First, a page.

Next-generation mobile technology a step closer
Hon Amy Adams
Minister for Communications and Information Technology
21 February 2013
Next-generation mobile technology a step closer
Communications and Information Technology Minister Amy Adams has confirmed that it is the Government’s intention to allocate the digital dividend radio spectrum in the third quarter of this year.
The allocation of the 700 MHz band of spectrum will allow the building of fourth generation (4G) mobile networks using the spectrum freed up by the switchover to digital television, enabling mobile broadband speeds up to ten times faster than today’s speeds.
Cabinet has agreed that the spectrum will be allocated through an auction, and that the spectrum will be organised in blocks according to the Asia Pacific Telecommunity band plan. Using this band plan will give New Zealanders access to a wide variety of phones and equipment.
The exact design of the auction will be confirmed in the next few months following technical consultation, and the reserve price informed by independent expert advice.
The reallocation of the 700 MHz band of the radio spectrum is a once-in-a-generation opportunity, Ms Adams says.
“Indications are that by using the spectrum for 4G mobile networks, we can expect economic benefits for New Zealand of up to $2.4 billion over the next twenty years.
“The use of mobile broadband services is growing at an enormous rate in New Zealand. Fast, reliable access to mobile broadband is enabling improvements in productivity and ease of business, and providing new applications for consumers.”
The Government has also confirmed that no specific allocation of 4G spectrum will be set aside for Māori stakeholders. Instead, the Government is investigating the establishment of a $30 million ICT development fund, focussed on the way government can assist Maori leverage the potential benefits from new technologies, and promote and support the language and culture in a digital world.
“The Government recognises the importance of Māori having opportunities to participate in the ICT sector, however, in keeping with the view of successive governments that spectrum is not a taonga, in our view it does not follow that Māori require further spectrum to be set aside in order to meet our shared objectives of the protection of language and culture.”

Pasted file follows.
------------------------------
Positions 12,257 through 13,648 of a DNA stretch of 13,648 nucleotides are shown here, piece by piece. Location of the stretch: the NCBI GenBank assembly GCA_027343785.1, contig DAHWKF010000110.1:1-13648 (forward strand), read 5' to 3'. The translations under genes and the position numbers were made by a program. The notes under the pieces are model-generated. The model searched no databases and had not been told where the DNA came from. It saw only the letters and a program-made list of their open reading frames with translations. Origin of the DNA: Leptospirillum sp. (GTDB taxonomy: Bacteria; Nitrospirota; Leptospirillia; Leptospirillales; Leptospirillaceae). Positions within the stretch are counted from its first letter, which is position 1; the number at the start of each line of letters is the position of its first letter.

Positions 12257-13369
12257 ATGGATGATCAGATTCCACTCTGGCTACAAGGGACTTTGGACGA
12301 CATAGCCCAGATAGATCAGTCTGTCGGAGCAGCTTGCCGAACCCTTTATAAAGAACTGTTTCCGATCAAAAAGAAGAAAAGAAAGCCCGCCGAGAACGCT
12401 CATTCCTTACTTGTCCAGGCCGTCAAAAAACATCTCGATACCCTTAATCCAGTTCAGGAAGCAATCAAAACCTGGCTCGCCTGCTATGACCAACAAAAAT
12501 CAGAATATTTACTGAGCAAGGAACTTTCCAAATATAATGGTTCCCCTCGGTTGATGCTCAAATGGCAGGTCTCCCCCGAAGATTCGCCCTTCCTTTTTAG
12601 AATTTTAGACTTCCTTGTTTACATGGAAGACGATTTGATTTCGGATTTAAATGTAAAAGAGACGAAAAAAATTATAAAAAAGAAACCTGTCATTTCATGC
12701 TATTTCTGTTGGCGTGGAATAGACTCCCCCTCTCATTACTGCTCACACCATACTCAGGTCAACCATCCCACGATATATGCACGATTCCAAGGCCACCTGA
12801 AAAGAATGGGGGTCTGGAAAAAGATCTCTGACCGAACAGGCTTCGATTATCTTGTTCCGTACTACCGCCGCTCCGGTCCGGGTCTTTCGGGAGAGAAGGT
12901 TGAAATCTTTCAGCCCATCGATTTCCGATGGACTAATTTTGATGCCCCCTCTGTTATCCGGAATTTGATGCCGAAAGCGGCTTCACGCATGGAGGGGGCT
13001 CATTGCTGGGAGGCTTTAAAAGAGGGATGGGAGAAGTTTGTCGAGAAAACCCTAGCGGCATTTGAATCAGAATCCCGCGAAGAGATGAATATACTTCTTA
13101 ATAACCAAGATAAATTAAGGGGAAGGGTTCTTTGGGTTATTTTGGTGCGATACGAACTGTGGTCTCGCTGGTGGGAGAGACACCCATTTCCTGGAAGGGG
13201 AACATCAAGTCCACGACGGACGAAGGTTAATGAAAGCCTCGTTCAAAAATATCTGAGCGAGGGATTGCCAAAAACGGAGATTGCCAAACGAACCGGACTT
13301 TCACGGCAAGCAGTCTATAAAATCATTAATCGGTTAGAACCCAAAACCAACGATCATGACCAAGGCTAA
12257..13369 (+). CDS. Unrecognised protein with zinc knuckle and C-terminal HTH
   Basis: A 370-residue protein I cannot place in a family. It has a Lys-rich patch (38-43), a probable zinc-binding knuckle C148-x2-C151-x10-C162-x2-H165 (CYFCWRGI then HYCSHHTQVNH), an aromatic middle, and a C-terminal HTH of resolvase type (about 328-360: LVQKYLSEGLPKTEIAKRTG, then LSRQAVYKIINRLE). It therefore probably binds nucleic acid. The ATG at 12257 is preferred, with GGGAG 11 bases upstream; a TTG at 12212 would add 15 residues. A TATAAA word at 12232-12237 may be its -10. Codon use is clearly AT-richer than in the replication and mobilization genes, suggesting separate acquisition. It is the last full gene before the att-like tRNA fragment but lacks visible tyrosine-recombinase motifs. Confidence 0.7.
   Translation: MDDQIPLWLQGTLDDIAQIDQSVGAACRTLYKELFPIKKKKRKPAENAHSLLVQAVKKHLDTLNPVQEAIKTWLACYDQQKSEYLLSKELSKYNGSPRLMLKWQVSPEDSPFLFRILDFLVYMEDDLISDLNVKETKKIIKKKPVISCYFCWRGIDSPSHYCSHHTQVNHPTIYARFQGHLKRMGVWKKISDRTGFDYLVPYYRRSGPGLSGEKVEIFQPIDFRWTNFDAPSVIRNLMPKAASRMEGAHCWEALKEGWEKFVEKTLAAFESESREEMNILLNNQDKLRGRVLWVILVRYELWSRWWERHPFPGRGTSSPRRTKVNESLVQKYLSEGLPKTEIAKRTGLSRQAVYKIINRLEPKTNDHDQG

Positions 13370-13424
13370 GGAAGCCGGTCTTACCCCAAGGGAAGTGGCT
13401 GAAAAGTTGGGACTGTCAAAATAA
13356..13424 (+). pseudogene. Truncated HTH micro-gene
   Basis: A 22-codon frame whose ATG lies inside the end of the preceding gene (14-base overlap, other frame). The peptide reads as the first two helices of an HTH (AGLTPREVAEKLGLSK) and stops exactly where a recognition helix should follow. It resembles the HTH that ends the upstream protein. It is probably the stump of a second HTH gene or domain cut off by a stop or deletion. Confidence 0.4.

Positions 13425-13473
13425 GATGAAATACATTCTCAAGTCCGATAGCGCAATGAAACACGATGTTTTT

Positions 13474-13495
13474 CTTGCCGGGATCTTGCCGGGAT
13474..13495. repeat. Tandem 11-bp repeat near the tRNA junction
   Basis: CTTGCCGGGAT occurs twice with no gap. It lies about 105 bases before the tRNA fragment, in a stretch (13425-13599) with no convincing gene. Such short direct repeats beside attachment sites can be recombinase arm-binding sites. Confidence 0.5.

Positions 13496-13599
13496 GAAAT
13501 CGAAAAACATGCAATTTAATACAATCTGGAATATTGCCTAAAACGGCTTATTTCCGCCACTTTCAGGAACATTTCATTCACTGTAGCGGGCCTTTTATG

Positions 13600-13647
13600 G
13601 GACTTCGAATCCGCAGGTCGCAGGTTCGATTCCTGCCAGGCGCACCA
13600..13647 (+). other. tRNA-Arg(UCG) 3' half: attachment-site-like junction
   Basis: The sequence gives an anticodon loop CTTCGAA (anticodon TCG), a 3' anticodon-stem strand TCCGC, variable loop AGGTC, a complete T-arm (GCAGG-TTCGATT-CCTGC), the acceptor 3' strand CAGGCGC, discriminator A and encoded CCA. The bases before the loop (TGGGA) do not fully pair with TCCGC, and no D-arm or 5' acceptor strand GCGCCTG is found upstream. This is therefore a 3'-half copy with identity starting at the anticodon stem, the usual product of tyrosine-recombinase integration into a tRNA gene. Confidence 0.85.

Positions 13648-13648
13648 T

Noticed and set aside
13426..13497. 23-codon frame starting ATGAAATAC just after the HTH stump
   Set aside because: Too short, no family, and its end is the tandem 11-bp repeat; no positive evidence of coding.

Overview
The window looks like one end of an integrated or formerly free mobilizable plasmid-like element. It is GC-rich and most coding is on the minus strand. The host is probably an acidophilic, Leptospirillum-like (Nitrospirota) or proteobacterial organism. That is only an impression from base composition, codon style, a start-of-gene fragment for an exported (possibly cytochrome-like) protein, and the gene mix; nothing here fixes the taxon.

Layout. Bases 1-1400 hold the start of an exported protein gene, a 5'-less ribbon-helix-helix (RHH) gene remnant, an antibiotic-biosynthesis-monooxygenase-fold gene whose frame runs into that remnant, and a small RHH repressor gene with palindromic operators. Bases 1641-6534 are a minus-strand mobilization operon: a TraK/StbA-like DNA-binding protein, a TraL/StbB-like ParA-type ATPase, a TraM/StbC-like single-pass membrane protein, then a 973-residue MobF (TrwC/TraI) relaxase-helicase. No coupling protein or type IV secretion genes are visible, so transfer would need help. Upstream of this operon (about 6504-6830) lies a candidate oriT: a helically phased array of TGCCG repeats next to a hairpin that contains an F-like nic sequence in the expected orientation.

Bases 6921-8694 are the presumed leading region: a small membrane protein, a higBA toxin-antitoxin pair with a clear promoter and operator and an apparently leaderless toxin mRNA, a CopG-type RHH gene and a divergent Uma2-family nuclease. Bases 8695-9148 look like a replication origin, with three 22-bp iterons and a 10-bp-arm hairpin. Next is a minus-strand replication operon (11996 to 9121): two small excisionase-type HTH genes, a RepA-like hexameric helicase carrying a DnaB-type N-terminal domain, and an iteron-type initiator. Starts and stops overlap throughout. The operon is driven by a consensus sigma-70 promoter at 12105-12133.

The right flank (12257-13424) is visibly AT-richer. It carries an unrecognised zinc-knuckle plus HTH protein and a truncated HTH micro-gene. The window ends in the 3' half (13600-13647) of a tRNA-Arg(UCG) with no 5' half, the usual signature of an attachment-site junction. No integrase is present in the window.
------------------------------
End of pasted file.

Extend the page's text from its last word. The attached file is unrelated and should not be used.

The establishment and final form of the fund will be considered by Cabinet following the successful completion of the auction.
Question and Answers
Will the new networks be rolled out to rural areas?
As part of the Rural Broadband Initiative (RBI), the Government has ensured that all new towers built under the RBI are 4G-ready and that new 4G services will start to be deployed in rural areas as they are deployed in urban centres.
Will I need a new handset when the new mobile technology becomes available?
To take advantage of the new 4G technology, a new handset or device will be required but older devices will continue to work while existing networks are maintained.
Mobile operators are expected to roll out new 4G networks alongside their old 2G and 3G networks.
When will the 700MHz spectrum band be available?
The 700 MHz spectrum band will be available following the switchover to digital television. The switchover is scheduled to finish on 1 December 2013. The Government intends new rights to the spectrum to commence in January 2014, but rights-holders may be able to negotiate early access to the spectrum.
The Government has already provided some temporary licences to enable mobile operators to test 700 MHz band services.
How does New Zealand compare with its neighbours for access to these new technologies?
The decisions announced today means New Zealand is on track to be one of the first in the region to clear and reallocate the 700 MHz band for new uses and technologies.
Australia is likely to auction rights to their 700 MHz band before New Zealand, however, the spectrum in this band is unlikely to be available for use before mid-late 2014.
While some countries in the Asia-Pacific region have started to launch 4G services in other spectrum blocks, the 700 MHz band will be integral for deploying widespread services beyond major cities.
How does the selection of the Asia Pacific Telecommunity band plan align with international developments?
The Asia Pacific Telecommunity band plan has been adopted by the International Telecommunications Union.
Countries that have already committed to or are likely to adopt the band plan include Australia, Japan, Korea, India, South America and the United Arab Emirates.
Europe is also likely to consider options to enable compatibility with this band plan as part of their second digital dividend in a few years.
By aligning with the APT band plan, New Zealand has further potential to tap into larger economies and access a wide variety of handsets and network equipment at lower cost.
Has any spectrum been set aside for an emergency services mobile broadband network?
The emergency services providers have now indicated they prefer spectrum in the 800 MHz band, to better align with international developments. The exact needs will be considered at a later date.